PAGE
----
Your palace awaits: The ITC’s Yogi Deveshwar (above left) and Nakul Anand (below) have built the Grand Bharat as a luxury resort. No entry-level rooms; every guest gets a suite. I’ve been twice to see the hotel and was invited to stay once when the resort had just about opened (what they call a "soft-opening" in the trade.) Each time I went I was curious because, hard as this is to believe, ITC is the only one of India’s three major hotel companies to have never run a major resort. What, I wondered, would an ITC resort be like?
Well, some things were not surprising. The main building was grand (like Chennai’s Grand Chola) and a lot of effort has gone into the food (not necessarily true in the case of most other Indian resorts). And ITC’s characteristic personalised service is as you would expect.
But there are many surprising elements. The rooms break with conventional hotel design in that each unit comprises four separate rooms: there is a very comfortable bedroom, a cosy living room, a large dressing room and a huge bathroom. There is also a sit-out where I had breakfast most mornings and some rooms are connected to spacious terraces. There is a huge pool but every room is also linked to a semi-private swimming pool should you not want to make the trek to the main pool.
The other surprise is the quality of service. With ITC veteran Anand Rao (the Maurya, Gardenia, Maratha, Windsor etc) in charge, you expect an unusual level of efficiency because that is Rao’s forte. But what you don’t expect is the youthful vigour, enthusiasm and sophistication of the staff.
I asked Nakul Anand how he had managed to find such a young team. It turned out that the Grand Bharat is using students from ITC Management School (which Rao also runs) for many key functions. Their style of treating guests is completely different from anything ITC has done before and the guest-interface is fresher and graceful without being obsequious.
Levels of enthusiasm and skills are astonishingly high. One young chef came up to me and insisted I try the sashimi his section had prepared (it was great!) and when I asked for an off-menu biryani, they got a 21-year-old student to make it. It turned out he was the grandson of the great Imtiaz Qureshi. But his biryani was his own: more robust and homestyle than the courtly version his grandfather made famous.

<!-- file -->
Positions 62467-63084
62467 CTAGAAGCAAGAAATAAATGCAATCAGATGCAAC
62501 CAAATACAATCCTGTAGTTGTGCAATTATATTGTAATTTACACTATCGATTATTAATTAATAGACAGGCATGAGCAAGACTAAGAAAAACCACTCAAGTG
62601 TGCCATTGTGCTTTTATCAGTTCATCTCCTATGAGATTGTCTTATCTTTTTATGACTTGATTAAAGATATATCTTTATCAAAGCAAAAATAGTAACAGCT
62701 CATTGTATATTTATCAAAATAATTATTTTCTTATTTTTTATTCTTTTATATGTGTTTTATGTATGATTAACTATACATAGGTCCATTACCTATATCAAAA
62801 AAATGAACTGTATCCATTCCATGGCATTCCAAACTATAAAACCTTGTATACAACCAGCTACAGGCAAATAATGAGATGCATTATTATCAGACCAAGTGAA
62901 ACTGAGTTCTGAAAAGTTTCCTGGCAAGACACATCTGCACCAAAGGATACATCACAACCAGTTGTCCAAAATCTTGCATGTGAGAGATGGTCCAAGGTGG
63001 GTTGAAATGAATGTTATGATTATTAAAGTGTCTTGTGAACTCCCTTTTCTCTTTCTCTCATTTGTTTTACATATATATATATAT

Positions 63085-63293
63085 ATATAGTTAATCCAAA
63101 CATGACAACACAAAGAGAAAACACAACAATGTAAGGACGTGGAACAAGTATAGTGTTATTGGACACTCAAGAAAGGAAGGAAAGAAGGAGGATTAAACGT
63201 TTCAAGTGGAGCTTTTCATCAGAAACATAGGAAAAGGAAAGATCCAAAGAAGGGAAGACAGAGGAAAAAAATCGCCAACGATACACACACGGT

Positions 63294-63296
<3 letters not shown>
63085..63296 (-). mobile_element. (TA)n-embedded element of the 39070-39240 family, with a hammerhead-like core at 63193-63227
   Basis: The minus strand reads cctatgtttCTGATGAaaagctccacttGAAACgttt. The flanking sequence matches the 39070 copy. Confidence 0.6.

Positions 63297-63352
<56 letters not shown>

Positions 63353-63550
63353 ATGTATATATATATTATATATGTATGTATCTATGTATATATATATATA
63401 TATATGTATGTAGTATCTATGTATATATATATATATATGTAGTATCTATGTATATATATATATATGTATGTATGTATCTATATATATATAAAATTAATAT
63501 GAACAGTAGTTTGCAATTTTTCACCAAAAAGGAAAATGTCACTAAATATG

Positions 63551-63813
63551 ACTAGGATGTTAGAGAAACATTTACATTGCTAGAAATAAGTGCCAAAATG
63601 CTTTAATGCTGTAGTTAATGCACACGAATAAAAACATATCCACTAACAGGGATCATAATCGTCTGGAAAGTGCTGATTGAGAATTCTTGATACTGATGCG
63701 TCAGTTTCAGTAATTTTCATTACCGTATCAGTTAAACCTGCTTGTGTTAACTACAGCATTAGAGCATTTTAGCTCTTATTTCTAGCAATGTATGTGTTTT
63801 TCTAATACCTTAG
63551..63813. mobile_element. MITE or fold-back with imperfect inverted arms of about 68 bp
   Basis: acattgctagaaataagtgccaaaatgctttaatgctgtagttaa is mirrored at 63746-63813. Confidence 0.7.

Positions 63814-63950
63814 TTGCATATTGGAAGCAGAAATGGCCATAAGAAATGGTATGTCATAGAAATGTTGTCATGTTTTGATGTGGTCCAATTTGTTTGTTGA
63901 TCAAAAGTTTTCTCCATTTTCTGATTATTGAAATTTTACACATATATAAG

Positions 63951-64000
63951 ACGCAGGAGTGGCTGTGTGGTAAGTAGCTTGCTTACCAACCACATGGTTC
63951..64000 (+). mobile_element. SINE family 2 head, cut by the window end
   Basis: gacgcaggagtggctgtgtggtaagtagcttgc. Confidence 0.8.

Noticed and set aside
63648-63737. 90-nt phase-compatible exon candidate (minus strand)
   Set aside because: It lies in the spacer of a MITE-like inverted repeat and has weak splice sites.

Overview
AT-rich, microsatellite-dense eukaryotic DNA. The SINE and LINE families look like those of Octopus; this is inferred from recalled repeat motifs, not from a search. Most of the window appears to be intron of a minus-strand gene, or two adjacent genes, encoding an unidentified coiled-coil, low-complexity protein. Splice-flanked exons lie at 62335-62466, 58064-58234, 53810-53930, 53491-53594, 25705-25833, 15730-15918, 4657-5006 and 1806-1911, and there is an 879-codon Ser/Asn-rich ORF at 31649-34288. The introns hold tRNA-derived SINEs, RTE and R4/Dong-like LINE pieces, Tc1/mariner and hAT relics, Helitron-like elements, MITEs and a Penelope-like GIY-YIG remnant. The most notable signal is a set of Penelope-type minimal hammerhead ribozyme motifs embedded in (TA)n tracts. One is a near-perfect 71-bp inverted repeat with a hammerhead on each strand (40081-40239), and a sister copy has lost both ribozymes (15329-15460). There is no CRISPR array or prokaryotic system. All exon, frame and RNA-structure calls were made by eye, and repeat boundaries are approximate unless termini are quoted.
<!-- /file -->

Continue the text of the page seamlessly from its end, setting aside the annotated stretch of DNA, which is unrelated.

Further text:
ITC hopes to fill Grand Bharat up with people who drive down from Delhi. It is expensive, as you would expect of an all-suite property, but once you factor in the absence of airfare, it actually works out cheaper than say, going to Udaipur.
So far at least, that has worked. Despite a low-key opening with very little publicity, occupancies and average room rates have been high. And my guess is that they will have no difficulty getting people from out of town to come and stay either. It is near enough to Gurgaon for anybody who has work there to find it convenient.
And why would you stay in an ugly tower block hotel when you could wake up to the sound of birds calling and look out of your window and see the hills and the trees?
And most of all I think people will come for the food. Anybody who goes to an ITC hotel and doesn’t get Bukhara-Dum Pukht food goes away disappointed. So Grand Bharat does all the favourites but in the coffee shop.
The specialty restaurant, the India Room, is a pet project of my friend Gautam Anand and is an ambitious attempt to recreate the classics of European cooking with a twist. So you’ll get a classic roast lamb – but made with carefully sourced wild mutton. The cheese soufflé will have a tang of paprika in the sauce. The spaghetti carbonara will become a tortellini with the sauce inside each dumpling. And so on.
There is a new bistro still to come, authentic Hunan food from expat chef Lie Wen, a new Serai cuisine that ITC is still developing, focusing on the food of the caravanserais that took traders and their goods from India to Iran, which uses such unusual ingredients as preserved lemons.
And so the revolution continues: first family trips to the hills; then weekend breaks to places within driving distance. And now, sheer luxury in a rustic setting that is only an hour’s drive away!
From HT Brunch, February 8
Follow us on twitter.com/HTBrunch
Connect with us on facebook.com/hindustantimesbrunch